As for any noise reduction I just looked and I do have "High ISO speed NR" set to "Standard", but I don't think it (and sure hope it doesn't) affects the RAW. According to this it doesn't http://www.learn.usa.canon.com/resources/articles/2011/high_iso_noise_re.... But again I get the same histogram pattern with ISO 125 shots.

As for the noise level yep there's a lot of it but I stack bursts (usually at least 20 frames, though I'm thinking of going higher) which reduces noise quite a bit, so at that point getting the offset right can make a difference I suppose, mostly if like I said added gain and WB end up boosting that offset quite a bit. But yeah I suppose a bit of extra quantisation noise from this histogram quirk doesn't do much.

Thank you for the dark frame.

Thank you for the dark frame.
I've averaged central part of the image using RawDigger: https://www.dropbox.com/s/ciftfhp8zgfkxfp/Screenshot%202017-03-26%2008.4...
Black subtraction is off, averaged values are 2044.5, 2045.6, 2047.7, 2046.2 (rounded in red).

Entire image is purple because black subtraction is turned off.

Next screenshot shows black values determined by LibRaw using black frame integration: https://www.dropbox.com/s/fcxybepvflf0ec9/Screenshot%202017-03-26%2008.5...
(bottom left corner): 2044, 2045, 2047, 2046

Looks like masked pixels averaging is right (may be 1 level off for G2), it is in very good agreement with black frame ('real black') data.

I do not see any reason to switch from masked pixels averaging to metadata value.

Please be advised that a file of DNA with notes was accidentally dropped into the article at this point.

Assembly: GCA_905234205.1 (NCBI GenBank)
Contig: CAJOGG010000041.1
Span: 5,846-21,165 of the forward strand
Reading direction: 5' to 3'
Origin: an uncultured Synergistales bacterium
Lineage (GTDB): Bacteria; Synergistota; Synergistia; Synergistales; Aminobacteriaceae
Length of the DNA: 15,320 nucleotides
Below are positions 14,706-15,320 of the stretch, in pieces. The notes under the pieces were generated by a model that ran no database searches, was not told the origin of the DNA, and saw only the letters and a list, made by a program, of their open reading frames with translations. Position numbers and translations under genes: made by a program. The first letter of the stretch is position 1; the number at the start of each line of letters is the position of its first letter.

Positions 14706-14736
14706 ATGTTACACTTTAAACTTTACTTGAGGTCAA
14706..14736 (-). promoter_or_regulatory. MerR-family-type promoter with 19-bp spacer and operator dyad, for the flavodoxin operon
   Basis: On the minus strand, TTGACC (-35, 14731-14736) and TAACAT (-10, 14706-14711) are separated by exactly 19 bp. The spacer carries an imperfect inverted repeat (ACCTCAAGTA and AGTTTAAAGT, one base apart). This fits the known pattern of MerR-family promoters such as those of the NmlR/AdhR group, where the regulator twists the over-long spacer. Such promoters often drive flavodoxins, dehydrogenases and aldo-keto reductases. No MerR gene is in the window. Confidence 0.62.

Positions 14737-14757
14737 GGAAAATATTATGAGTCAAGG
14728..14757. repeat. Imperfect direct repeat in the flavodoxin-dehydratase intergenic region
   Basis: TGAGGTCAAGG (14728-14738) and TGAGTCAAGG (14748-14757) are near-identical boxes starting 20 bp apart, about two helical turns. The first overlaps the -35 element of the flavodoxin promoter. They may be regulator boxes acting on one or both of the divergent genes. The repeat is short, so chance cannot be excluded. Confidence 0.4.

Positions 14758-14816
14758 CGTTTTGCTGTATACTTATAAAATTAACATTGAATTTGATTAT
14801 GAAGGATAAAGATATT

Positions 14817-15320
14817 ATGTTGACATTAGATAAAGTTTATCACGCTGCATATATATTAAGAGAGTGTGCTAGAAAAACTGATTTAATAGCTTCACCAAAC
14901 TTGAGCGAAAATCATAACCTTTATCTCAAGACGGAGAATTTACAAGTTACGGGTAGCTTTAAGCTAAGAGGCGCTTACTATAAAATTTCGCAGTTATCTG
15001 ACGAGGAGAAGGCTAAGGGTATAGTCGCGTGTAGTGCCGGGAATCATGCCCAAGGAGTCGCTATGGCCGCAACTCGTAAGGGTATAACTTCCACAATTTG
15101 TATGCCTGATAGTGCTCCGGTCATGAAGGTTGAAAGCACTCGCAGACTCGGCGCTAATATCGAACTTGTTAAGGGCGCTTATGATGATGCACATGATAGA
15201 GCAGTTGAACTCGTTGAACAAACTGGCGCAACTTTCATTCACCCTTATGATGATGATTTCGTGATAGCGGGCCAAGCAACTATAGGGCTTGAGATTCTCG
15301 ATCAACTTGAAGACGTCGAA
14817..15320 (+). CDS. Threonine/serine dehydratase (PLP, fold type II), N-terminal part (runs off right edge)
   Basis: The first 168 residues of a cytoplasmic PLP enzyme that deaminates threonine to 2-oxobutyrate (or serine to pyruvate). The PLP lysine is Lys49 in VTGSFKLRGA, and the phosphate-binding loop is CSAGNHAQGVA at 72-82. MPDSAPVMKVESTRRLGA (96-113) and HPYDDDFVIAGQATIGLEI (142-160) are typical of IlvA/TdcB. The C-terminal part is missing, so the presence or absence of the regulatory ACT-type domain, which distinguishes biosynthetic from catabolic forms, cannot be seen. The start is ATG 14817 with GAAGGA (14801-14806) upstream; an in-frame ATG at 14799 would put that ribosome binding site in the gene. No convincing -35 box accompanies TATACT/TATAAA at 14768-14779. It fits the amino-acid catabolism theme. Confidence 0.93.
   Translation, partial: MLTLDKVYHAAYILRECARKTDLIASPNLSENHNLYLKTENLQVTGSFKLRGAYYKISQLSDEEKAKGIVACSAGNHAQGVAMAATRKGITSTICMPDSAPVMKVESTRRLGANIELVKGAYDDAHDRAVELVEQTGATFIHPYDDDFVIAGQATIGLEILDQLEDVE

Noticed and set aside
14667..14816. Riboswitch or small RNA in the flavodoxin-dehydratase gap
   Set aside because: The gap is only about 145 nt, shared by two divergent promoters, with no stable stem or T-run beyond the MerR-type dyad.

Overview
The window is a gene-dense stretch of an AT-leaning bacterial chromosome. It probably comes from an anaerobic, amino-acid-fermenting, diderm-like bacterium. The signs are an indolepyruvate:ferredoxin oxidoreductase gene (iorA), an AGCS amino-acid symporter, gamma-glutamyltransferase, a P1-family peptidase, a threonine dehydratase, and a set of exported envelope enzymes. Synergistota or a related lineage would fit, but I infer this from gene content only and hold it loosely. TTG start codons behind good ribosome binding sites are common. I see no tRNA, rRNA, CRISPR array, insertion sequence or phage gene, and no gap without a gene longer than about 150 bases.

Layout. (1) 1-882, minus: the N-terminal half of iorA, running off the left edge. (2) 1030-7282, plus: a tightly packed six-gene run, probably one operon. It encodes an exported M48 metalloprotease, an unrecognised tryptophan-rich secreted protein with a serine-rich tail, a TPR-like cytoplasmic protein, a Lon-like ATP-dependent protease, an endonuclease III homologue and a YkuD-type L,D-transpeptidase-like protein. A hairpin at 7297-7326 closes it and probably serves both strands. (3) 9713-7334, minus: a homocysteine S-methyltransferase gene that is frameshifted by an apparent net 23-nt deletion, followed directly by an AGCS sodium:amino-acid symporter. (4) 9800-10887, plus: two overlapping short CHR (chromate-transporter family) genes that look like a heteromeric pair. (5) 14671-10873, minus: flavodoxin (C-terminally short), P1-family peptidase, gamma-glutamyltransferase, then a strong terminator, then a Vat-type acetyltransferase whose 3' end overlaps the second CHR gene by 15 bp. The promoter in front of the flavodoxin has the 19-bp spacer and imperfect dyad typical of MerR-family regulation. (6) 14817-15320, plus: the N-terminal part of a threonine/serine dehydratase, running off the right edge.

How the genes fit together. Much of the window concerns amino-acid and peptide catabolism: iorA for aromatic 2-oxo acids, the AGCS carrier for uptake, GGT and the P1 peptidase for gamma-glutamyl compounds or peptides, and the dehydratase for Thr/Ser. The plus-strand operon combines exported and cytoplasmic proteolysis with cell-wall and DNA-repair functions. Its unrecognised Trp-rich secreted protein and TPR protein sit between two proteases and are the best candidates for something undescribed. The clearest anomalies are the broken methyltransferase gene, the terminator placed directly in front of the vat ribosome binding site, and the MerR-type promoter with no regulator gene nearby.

-- Alex Tutubalin @LibRaw LLC

I agree, it seems that there

I agree, it seems that there are pretty consistent biases, so I have the answer to my original question, thank you all!

One thing I'm wondering though is why is there a difference across channels? Because electronically, they should be the same, just with different filters on top, right? But then again comparing histograms there are clearly differences in which values which channel have lots of or none of. I guess I'll do some tests to figure this out, comparing different regions.

Okay I did some tests with a

Okay I did some tests with a black frame by doing averages on various non-overlapping windows and the biases across channels are consistent.

Followup #3:

Followup #3:

G9X-II samples from photographyblog all have Black Level about 2047-2050. Do you use some special mode (noise reduction??) on your camera?

UPD: also, these files do not show 'one of 4' histogram even for higher ISO (3200-6400-12800). Unfortunately, no samples with intermediate ISO (2000) in this site.

-- Alex Tutubalin @LibRaw LLC

Speaking of photographyblog

Speaking of photographyblog samples and crazy histograms, I've tested my libraw code on samples from other cameras and I haven't seen anything crazier than a Sony RX100 V's histogram. It's coded on 14-bits (actually perhaps more since it says the maximum is 17220), but at the lower end it only needs 12-bits, and it goes down in steps as you go up in values! So there's a 11-bit section, then 10-bit, then 9-bit in the highlights! It probably helps with the compression? Anyway I thought you'd be interested to know about this in case you didn't already.